AICPA Guide Chapter-by-Chapter: 5 — Contributions Received and Agency Transactions

AICPA guideAs a member of the task force that drove the overhaul of the recently-released AICPA Not-for-Profit Entities Audit and Accounting Guide, I am providing weekly, chapter-by-chapter summaries to help users preview the guide

Chapter 5 includes new sections on measuring and reporting noncash gifts, including gifts in kind; contributions of fundraising materials, informational materials, advertising, and media time or space; below market interest rate loans and bargain purchases; and naming opportunities. Additional emphasis is given to distinguishing among contributions, exchange transactions, and agency transactions.

What’s in a Name?

Naming opportunities, an incentive benefit sometimes offered to significant contributors, may be contributions, exchange transactions, or some combination of both, depending on the value of the public recognition and other rights conveyed to the donor. Factors to consider include:

• The value to the donor
• The length of time the naming benefit is provided
• Control over the name and logo use
• Other exclusive rights and privileges. (For example, exclusive naming rights for a university football stadium for a 10-year term is likely worth more than the having one’s name on a plaque in the university library.)

Agency Transactions — Not Revenue, Not Expenses

In the aftermath of investigations by the IRS and various watchdog organizations into the distribution of certain medicines to needy populations outside the U.S., the determination of whether an apparent contribution is, in fact, an agency transaction has never been more important. In these investigations, certain international nongovernmental organizations (NGOs) were accused of misreporting agency transactions as contributions received, offset by contributions made, in situations where the NGOs arranged for the delivery of medicines directly to needy populations without clearly taking title, possession, or exercising control or discretion in using or distributing the medicines along the way. These transactions, said the IRS, were nothing more than agency transactions which, while laudable, did not constitute contributions received or made by the NGOs. The IRS further alleged that even if the transactions would have qualified as activities of the NGOs involved, the valuation methods used to determine the amounts of the contributions reported were flawed, resulting in the overvaluation of both the contributions received and made.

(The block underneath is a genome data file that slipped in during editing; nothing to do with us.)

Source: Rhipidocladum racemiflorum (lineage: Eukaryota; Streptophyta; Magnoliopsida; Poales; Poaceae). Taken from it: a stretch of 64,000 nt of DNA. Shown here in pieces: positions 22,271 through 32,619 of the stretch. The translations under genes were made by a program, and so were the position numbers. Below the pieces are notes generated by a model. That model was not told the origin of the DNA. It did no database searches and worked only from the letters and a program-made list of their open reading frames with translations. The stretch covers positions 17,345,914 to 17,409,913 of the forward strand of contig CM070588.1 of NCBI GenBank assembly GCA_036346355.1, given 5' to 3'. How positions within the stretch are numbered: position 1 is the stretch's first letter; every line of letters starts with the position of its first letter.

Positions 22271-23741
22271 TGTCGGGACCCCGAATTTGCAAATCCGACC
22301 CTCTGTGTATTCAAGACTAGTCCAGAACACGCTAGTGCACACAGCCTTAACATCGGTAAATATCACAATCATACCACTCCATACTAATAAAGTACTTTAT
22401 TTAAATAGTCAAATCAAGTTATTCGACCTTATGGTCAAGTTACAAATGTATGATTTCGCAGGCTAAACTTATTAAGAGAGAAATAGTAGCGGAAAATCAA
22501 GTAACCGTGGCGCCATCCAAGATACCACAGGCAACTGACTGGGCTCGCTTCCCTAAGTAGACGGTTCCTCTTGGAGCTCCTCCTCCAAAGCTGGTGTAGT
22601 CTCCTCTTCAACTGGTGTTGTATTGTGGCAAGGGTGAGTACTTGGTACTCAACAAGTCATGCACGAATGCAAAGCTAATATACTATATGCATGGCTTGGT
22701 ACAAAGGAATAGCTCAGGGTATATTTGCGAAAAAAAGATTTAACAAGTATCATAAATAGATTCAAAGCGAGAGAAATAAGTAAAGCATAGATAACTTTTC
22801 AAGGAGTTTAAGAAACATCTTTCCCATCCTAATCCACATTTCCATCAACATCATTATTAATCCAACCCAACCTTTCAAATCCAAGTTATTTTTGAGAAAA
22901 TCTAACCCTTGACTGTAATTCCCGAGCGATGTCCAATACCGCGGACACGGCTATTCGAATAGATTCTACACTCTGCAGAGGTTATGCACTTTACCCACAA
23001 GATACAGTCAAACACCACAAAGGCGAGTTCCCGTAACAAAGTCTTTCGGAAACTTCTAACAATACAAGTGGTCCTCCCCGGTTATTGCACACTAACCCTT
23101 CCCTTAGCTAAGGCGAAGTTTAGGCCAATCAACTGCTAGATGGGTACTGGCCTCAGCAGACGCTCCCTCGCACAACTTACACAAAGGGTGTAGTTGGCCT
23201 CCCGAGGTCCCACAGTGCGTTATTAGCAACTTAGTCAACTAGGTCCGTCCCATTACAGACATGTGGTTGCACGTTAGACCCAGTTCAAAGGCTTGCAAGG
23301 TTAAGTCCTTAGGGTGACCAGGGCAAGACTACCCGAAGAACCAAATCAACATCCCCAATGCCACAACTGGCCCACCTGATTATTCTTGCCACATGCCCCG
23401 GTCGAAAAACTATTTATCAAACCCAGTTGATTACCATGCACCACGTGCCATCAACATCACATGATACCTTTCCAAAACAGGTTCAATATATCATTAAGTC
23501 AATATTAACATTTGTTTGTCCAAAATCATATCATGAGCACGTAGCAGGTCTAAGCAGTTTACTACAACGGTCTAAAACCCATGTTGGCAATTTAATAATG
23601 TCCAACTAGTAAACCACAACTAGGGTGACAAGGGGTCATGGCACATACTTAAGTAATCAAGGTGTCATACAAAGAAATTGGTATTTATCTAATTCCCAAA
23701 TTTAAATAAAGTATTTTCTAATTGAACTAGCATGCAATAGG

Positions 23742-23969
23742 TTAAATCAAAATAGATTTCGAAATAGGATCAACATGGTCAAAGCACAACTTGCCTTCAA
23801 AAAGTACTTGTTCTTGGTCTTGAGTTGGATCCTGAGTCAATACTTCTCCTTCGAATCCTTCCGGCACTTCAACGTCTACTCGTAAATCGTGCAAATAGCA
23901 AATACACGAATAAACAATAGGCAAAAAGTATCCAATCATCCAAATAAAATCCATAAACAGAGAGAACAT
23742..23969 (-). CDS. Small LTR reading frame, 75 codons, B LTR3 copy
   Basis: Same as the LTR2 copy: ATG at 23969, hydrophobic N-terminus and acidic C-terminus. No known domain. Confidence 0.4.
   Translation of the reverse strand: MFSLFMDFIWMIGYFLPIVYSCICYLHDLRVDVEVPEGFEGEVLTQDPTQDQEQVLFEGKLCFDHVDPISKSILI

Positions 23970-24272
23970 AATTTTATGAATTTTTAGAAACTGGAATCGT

GIK Challenges

Gifts in kind (GIK) should be recognized if the recipient entity has discretion on using or distributing the gifts, AND also has the risks and rewards of ownership. Physical possession is not a requirement of revenue recognition. GIK that can be used or sold should be measured at fair value. GIK that can’t be used or sold are not recordable.

As was evident in the IRS investigation mentioned above, valuing GIK presents several unique challenges to the recipient entity, including the following:

• There may be a lack of an active market for the items received
• Some items received are rarely bought and sold
• Some items would not otherwise be purchased or sold by the entity
• Some items are not used at the highest and best use by the entity
• Some items may have expired